2. interesting to attack sustainability because it does not say no to regional growth…

    The growth talked about in this region is all about people moving here from somewhere else. In other words they already exist. Planetary population growth is another issue, and as I understand it, is not sustainable, especially when combined with economic growth. But that is not the type of growth driving the population increase in our region.

    To the best of my knowledge there's no legal or moral way to stop people from coming here.

    If the region is going to grow we need to ensure we do it in a responsible and a sustainable way. While difficult to measure, there's no question we can do better than we're doing now. And perhaps most important, when people move here we need to be sure that they develop a smaller eco footprint than what they had where they were before. That's how we move toward world wide sustainability goals with regional population growth. That's why its important to aim to be "the greenest city in the world".

  3. I regret missing the event. Had it on my calendar but had to work late. There's too many "buzzwords" in society today. Sustainable, green, eco friendly etc. Words are just words. A better term than sustainable growth would be managed responsible growth. Unfortunately right now, under Translink's governance model, the local municipal elected heads have been reduced to a rubber stamp group. The best thing to have happen to translink would be to make it accountable by making it an elected body, rather than using the Metro Vancouver model or the current model as it exists.

  4. Btw Stephen, great notes. Nice to see from my perspective that the usual NIMBY nonsense thats somewhat prevelant at these types of forums stayed away, or at least kept quiet.

  5. I am a big supporter of NWEP, great Job keep it up! Is there any way the NWEP could team up with our local MPs and investigatate this toxic blog in the peir park? I am affraid the fisheries are not doing enough, we need to protect our river

    1. haha
      toxic blog in Peir Park !
      I am affraid the fishes are already almost extincted good because we can dam it for hydro and sell it !
      the fisheries already is onboard with the plans. Eat sushi, and help extinct tuna fish too !

      we are so sustainable it makes my bank account swell with the price of sweet crude. fill'er up ! chop 'er down ! Dig it out !

  6. The local press is reporting that the toxic blog could have orignated from a train derailment years ago. This is currently being investigated. I am sure our local MPs will be all over this

    1. Ugh. I'm getting a little tired of the half-information around the contamination of the park.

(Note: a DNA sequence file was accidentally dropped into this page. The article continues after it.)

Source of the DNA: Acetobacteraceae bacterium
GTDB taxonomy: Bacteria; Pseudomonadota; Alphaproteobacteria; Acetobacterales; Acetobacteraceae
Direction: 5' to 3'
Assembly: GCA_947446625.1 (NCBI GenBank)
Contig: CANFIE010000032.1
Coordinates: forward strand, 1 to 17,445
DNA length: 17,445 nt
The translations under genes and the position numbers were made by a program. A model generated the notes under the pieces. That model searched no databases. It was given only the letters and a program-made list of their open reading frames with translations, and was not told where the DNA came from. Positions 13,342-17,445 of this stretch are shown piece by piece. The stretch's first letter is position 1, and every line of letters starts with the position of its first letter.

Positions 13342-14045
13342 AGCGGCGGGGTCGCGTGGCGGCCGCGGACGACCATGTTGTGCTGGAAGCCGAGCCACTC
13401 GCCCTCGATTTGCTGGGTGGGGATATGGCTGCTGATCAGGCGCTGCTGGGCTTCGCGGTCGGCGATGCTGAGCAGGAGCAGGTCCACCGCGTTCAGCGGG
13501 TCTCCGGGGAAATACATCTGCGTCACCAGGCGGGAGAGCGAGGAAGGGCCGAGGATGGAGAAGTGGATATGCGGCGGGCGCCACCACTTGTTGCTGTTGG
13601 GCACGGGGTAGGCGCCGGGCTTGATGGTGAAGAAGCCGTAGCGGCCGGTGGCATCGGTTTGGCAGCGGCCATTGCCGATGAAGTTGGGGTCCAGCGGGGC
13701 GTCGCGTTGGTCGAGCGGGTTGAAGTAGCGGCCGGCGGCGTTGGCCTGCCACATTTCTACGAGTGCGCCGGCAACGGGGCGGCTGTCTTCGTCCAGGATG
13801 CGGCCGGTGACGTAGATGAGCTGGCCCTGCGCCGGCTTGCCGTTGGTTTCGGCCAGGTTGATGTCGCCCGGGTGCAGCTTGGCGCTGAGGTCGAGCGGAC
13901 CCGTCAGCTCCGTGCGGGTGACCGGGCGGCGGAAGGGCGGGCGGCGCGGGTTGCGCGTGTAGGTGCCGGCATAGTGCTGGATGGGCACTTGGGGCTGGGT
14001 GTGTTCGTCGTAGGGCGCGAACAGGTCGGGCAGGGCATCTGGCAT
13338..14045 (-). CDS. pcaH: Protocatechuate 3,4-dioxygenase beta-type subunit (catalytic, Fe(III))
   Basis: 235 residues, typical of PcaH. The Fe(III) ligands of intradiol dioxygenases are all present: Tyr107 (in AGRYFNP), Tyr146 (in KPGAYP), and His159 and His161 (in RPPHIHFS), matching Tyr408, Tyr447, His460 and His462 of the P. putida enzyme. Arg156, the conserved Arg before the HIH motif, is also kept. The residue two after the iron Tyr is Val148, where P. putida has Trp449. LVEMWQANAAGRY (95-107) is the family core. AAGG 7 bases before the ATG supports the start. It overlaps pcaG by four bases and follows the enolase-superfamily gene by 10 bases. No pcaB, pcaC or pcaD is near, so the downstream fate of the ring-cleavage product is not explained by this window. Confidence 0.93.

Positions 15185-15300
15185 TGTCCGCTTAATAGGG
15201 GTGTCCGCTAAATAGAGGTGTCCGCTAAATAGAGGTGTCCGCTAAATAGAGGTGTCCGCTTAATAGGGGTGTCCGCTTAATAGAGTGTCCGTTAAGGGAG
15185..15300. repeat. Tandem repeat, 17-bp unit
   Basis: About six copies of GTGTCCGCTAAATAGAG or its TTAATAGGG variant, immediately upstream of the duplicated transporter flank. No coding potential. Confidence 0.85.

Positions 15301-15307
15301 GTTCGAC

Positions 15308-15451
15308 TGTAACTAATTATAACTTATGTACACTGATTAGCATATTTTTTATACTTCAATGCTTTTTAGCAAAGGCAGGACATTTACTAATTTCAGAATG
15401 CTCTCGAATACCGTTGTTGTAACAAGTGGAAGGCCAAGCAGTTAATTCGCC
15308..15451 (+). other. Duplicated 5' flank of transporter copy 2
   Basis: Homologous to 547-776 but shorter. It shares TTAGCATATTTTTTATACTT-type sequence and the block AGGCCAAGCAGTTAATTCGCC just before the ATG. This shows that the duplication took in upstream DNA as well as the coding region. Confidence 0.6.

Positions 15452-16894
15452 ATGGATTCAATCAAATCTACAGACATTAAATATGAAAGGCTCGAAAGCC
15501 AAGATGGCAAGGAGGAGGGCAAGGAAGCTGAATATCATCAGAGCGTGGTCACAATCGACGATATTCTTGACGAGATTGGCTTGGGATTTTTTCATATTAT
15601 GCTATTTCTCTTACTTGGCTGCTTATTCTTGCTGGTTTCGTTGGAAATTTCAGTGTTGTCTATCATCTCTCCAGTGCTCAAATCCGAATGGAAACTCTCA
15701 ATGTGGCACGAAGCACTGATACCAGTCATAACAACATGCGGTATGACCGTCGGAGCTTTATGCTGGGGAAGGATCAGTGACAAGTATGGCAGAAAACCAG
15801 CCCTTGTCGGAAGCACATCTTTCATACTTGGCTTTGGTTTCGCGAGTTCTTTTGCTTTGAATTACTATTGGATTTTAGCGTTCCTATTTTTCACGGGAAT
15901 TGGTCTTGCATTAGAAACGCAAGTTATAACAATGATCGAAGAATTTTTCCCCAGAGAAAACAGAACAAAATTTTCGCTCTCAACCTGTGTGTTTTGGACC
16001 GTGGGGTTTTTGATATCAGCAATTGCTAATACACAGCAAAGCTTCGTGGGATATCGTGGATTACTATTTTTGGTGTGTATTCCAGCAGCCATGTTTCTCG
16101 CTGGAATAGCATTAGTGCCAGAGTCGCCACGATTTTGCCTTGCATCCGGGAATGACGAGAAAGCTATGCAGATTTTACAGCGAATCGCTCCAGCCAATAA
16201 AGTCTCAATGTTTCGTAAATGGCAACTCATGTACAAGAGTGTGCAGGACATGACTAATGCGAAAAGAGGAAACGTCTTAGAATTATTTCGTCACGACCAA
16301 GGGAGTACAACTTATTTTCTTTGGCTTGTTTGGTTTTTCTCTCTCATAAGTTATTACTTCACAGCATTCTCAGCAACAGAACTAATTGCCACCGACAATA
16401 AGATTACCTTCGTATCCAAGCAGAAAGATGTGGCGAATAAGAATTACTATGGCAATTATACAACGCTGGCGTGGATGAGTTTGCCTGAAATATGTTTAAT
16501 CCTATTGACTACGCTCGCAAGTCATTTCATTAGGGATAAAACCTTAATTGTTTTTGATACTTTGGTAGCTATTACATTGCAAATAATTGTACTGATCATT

This "toxic blob" and the "high risk classification" are made to sound much more frightening than they are. Voice is trying to make it a politcal issue, when really, this sort of thing should rely on the science. This is off topic ot the original post, but my full reply is here: greennewwest.blogspot.com

      1. Ok, let me get this straight – as president of the New West Environmental Partners, YOU are tired of the reporting of toxic contaminants and remediation requirements on what will be a PUBLIC PARK in New Westminster due to half-information and politics ?

        Wow.

        I understand why the 'future of sustainable transportation' meeting was such a farce now !

        1. Walter,  Correct, I am the President of the NWEP (for another week, anyway), but no-where in my discussion of the Park do I claim my opinions are those of the NWEP. For the record,  I am also on the Royal City Curling Club board, the board of the Environmental Managers Association of BC, and serve on a couple of other committees. My opinions on the Park do not reflect the opinions of those organizations either.  

          Speaking as a citizen of New Westminster:  You did not read what I said. I am not tired of the reporting of the progress of remediation, I look forward to the park being completed, and it looks to me like it is progressing and the Ministry of Environment is keeping tabs on it: all good news. What I am tired of is mis-informed and half-informed people blowing up a normal by-the-book Contaminated Sites Regulation process into something it is not, in order to gain cheap political points or stoke fear in the community.

        2. Speaking as the President of the NWEP: The NWEP as an organization has not waded into (pun intended) the Waterfront Park issue, mainly because we have not had a critical mass of members raise the issue at a meeting, nor has it been suggested at any NWEP meeting that we should take a position or any specific action relating to the Park. As a Director of the NWEP, I do not “call the shots” nor do I create the “positions” of the NWEP. We are a member-driven organization, and the President can only do what the membership wants. If you think the NWEP should take a stand on the Park Issue, I suggest you join, and come to the next NWEP meeting, and raise the issue. We could use some more people passionate about our local environment.

      2. Patrick, Voice is not trying to make a political issue of this. It is already a political issue. It became one as soon as it was announced that the City was buying the property and that we'd be on the hook for millions of tax dollars. We all love the idea of more greenspace in our city (we certainly need more) but turning the brownfield into a greenspace is fast eating up the supposed cost of the park. It remains to be seen just how much park we will get for the initially projected costs. Thanks for this additional information though.

  7. Muzzle those DPACers…please!!! said:
    Can't somebody shut these people up? Don't they understand the meaning of 'what you don't know won't hurt you?'

    No, we don't always grasp why things get done the way they do or why apparently insane decisions to spend millions of dollars are made but quite frankly, this is why we elect people isn't it?

    Stick to your bake sales, parents. Start raising some money for face masks if you're so worried about your kids sucking in emissions.